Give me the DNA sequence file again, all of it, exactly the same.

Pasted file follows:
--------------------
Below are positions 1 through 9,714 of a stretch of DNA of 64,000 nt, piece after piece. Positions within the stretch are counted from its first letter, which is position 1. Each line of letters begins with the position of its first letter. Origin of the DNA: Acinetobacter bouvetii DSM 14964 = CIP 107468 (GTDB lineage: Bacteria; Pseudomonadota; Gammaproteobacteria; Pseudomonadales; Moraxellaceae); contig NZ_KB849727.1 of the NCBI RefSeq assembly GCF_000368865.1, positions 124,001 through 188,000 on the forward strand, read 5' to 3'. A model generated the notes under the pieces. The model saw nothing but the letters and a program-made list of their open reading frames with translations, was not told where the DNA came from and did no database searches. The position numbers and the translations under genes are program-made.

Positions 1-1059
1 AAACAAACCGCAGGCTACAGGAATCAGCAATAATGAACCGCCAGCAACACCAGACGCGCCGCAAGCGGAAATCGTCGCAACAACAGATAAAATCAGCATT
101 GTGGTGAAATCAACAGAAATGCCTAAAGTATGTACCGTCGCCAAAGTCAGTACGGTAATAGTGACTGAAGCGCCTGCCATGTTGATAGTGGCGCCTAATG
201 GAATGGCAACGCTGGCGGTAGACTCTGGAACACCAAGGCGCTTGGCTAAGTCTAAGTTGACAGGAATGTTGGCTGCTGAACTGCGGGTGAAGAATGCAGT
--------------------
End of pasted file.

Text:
Below are positions 1 through 9,714 of a stretch of DNA of 64,000 nt, piece after piece. Positions within the stretch are counted from its first letter, which is position 1. Each line of letters begins with the position of its first letter. Origin of the DNA: Acinetobacter bouvetii DSM 14964 = CIP 107468 (GTDB lineage: Bacteria; Pseudomonadota; Gammaproteobacteria; Pseudomonadales; Moraxellaceae); contig NZ_KB849727.1 of the NCBI RefSeq assembly GCF_000368865.1, positions 124,001 through 188,000 on the forward strand, read 5' to 3'. A model generated the notes under the pieces. The model saw nothing but the letters and a program-made list of their open reading frames with translations, was not told where the DNA came from and did no database searches. The position numbers and the translations under genes are program-made.

Positions 1-1059
1 AAACAAACCGCAGGCTACAGGAATCAGCAATAATGAACCGCCAGCAACACCAGACGCGCCGCAAGCGGAAATCGTCGCAACAACAGATAAAATCAGCATT
101 GTGGTGAAATCAACAGAAATGCCTAAAGTATGTACCGTCGCCAAAGTCAGTACGGTAATAGTGACTGAAGCGCCTGCCATGTTGATAGTGGCGCCTAATG
201 GAATGGCAACGCTGGCGGTAGACTCTGGAACACCAAGGCGCTTGGCTAAGTCTAAGTTGACAGGAATGTTGGCTGCTGAACTGCGGGTGAAGAATGCAGT